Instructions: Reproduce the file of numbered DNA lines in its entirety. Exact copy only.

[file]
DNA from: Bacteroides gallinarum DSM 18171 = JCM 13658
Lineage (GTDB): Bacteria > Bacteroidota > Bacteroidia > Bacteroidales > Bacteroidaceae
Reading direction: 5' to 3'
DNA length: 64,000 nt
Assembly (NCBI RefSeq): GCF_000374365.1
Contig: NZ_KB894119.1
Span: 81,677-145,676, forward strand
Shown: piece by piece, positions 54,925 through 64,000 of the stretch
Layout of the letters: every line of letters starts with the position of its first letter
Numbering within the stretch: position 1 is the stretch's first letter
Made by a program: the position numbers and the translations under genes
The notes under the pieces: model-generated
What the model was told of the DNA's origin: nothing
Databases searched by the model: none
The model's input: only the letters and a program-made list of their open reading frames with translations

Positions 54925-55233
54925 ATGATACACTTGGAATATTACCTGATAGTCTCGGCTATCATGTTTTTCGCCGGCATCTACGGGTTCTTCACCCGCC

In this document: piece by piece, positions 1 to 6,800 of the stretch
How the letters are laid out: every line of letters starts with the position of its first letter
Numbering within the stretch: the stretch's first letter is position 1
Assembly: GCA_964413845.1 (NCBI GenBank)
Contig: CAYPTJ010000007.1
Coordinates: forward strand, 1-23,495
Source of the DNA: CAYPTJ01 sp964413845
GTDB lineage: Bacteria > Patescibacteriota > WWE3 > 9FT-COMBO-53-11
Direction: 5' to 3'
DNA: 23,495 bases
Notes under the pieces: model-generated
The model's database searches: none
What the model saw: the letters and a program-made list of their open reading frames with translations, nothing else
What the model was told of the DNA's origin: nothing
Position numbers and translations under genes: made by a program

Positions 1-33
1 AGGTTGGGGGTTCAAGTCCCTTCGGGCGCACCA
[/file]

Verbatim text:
DNA from: Bacteroides gallinarum DSM 18171 = JCM 13658
Lineage (GTDB): Bacteria > Bacteroidota > Bacteroidia > Bacteroidales > Bacteroidaceae
Reading direction: 5' to 3'
DNA length: 64,000 nt
Assembly (NCBI RefSeq): GCF_000374365.1
Contig: NZ_KB894119.1
Span: 81,677-145,676, forward strand
Shown: piece by piece, positions 54,925 through 64,000 of the stretch
Layout of the letters: every line of letters starts with the position of its first letter
Numbering within the stretch: position 1 is the stretch's first letter
Made by a program: the position numbers and the translations under genes
The notes under the pieces: model-generated
What the model was told of the DNA's origin: nothing
Databases searched by the model: none
The model's input: only the letters and a program-made list of their open reading frames with translations

Positions 54925-55233
54925 ATGATACACTTGGAATATTACCTGATAGTCTCGGCTATCATGTTTTTCGCCGGCATCTACGGGTTCTTCACCCGCC

In this document: piece by piece, positions 1 to 6,800 of the stretch
How the letters are laid out: every line of letters starts with the position of its first letter
Numbering within the stretch: the stretch's first letter is position 1
Assembly: GCA_964413845.1 (NCBI GenBank)
Contig: CAYPTJ010000007.1
Coordinates: forward strand, 1-23,495
Source of the DNA: CAYPTJ01 sp964413845
GTDB lineage: Bacteria > Patescibacteriota > WWE3 > 9FT-COMBO-53-11
Direction: 5' to 3'
DNA: 23,495 bases
Notes under the pieces: model-generated
The model's database searches: none
What the model saw: the letters and a program-made list of their open reading frames with translations, nothing else
What the model was told of the DNA's origin: nothing
Position numbers and translations under genes: made by a program

Positions 1-33
1 AGGTTGGGGGTTCAAGTCCCTTCGGGCGCACCA